Does your choir need a waiting list?

Running a successful choir is massively rewarding. Seeing new singers come though the door, particularly in the early stages of the choir, is a huge boost to your confidence as a choir leader. If you run your choir as a business, new members also mean increased revenue and stability. However, have you ever considered the ideal size of your choir both for you and your singers?  Here are five reasons to do just that.

Size matters

The dynamic of a choir changes depending on how many attend. A choir of thirty is relatively small and familiar as members will soon get to know each other. A choir of fifty is a different dynamic again. There is perhaps less overall familiarity but more energy and a bigger sound. A choir of 100 plus provides a gigantic wall of sound although members may only be familiar with those in their sections due to the volume of singers. There is no right or wrong type of choir but if you start as one type and change into another beware that some of your members may not like this dynamic change and could move on.

The venue

When thinking about capacity for your choir there is probably a fire regulation at your venue stating maximum numbers so make sure that you are aware of this. Aside from that think about the space, how many people can comfortably enjoy an evening singing in your choir? When I teach my choir, I am very comfortable with the average of 50 - 55 singers who come along and I think they are too. Occasionally this increases and I really notice the difference when numbers go above 60. There is more noise, it's harder within the space to fit everyone in and I am much more tired after the rehearsal which I find less enjoyable. Of course, if you want to increase the size of your choir that's fine but perhaps it's worth considering a change of venue rather than shoe-horning everyone in. Don't forget to do your sums though - a bigger venue probably means a bigger overhead.

Keep sections balanced

It's a good idea to keep track of your members and how many singers are in each section. The danger of letting everyone join is that you can find yourself with too many on one part meaning that the overall balance of the choir is not right. Not only do we have a waiting list when the choir is at full capacity, but we also assess the sections which have more singers. For a long time we only accepted tenors as we had so many fewer of them than altos and sopranos. This has paid off as we now have a fairly even spread making the sound and harmonies so much more balanced. This in turn makes the choir experience more enjoyable and satisfying for the members.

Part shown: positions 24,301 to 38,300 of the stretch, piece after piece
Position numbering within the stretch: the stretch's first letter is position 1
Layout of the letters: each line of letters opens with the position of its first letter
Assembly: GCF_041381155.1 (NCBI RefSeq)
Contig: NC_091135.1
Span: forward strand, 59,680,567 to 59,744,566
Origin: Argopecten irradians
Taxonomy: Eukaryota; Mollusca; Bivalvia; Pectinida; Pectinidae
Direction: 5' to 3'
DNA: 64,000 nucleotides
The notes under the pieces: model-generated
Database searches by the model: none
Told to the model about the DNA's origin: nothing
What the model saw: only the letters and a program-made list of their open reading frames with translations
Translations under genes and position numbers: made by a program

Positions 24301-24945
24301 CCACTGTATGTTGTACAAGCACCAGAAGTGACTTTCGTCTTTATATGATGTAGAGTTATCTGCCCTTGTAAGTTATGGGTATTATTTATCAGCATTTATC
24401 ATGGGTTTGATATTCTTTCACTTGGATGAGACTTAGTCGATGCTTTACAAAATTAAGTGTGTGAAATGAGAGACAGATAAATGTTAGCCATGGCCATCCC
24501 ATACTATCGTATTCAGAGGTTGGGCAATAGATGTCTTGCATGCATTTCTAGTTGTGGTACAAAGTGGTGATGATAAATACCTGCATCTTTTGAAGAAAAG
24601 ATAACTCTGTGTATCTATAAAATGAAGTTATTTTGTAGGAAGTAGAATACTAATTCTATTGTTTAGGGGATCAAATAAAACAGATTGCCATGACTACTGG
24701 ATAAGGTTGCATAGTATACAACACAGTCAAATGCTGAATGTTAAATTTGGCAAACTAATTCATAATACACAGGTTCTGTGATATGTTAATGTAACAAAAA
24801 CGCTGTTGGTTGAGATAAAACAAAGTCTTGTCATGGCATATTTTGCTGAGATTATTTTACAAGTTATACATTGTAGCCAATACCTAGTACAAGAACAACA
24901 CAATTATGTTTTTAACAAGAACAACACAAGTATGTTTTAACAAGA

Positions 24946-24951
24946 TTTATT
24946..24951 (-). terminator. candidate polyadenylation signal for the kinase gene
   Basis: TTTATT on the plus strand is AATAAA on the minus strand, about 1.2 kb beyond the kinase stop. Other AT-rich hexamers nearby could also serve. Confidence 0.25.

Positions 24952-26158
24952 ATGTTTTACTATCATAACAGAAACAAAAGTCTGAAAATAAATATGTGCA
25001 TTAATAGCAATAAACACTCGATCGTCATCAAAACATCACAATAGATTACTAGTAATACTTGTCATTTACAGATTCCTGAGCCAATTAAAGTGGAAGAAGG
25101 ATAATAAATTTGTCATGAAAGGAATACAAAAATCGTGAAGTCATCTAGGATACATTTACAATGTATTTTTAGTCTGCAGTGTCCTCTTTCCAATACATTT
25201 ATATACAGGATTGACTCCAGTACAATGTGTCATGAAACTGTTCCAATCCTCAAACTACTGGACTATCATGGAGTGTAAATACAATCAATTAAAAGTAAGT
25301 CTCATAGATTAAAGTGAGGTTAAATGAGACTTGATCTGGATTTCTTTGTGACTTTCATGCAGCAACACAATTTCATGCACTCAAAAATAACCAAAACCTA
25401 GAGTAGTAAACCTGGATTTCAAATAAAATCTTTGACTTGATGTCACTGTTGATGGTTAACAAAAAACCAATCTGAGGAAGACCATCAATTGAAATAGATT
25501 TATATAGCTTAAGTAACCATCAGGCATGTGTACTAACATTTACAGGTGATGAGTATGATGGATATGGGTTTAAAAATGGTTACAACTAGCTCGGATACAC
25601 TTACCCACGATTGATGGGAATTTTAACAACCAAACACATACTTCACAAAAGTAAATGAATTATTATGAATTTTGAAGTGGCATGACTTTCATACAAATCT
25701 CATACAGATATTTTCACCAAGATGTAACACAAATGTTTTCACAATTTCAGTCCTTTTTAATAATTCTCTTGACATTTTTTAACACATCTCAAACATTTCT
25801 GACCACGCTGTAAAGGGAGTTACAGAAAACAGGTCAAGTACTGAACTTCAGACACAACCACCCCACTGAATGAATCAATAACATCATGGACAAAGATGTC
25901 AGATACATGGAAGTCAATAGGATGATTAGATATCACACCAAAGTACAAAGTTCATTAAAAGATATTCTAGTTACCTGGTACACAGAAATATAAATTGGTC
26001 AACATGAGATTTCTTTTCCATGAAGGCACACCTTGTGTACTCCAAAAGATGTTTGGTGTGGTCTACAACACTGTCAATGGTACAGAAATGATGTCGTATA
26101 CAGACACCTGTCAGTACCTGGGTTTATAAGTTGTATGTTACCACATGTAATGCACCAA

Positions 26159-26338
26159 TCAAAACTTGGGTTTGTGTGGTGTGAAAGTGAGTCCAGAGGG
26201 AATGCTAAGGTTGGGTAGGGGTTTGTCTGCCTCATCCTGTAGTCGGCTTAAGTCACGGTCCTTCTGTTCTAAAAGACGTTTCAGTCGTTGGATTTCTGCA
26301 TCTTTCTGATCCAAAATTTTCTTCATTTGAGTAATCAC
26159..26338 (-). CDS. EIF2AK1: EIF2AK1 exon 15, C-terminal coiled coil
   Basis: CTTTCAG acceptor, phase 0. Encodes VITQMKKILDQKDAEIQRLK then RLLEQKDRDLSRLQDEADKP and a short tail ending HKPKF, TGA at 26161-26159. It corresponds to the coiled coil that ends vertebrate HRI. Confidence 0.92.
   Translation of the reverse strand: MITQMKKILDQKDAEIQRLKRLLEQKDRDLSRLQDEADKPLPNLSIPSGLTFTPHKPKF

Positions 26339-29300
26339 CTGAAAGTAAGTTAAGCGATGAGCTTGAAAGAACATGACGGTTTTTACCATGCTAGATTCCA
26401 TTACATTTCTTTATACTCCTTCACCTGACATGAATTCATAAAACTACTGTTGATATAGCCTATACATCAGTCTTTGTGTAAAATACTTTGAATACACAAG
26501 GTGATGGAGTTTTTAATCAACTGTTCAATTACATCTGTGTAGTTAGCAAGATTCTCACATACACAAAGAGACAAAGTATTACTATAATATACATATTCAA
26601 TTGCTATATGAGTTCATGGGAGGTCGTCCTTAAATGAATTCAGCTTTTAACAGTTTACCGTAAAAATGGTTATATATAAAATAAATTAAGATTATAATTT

Being exclusive can create excitement

Don't panic about putting people on a waiting list. Being a popular choir will create a sense of exclusivity and will make existing members proud to have their place. People who hear about the choir and ask to go on the waiting list will know there's something worth waiting for. Make sure you are honest with them about the possible waiting time and keep them posted. If you have their email address you can also let them know about upcoming performances and workshops which they may like to attend in the meantime. If you have a waiting list, make sure you keep on top of attendance for existing members. If someone hasn't attended for a long time, drop them an email. They may have a genuine reason and want to return which is fine or they may just have left without telling you, in which case you can offer a place to someone else.

Don't be afraid to say no

Saying "no" can be extremely hard when you run your own choir, you're enthusiastic and want to encourage all singers. Remember your vision for the choir, you know what works and what needs to be done to make it the best it can be. If you get the right number, the right balance of singers and the right feel in your venue your choir will be a great success and people won't mind waiting a little bit to join. Of course you always have the option to start another one!
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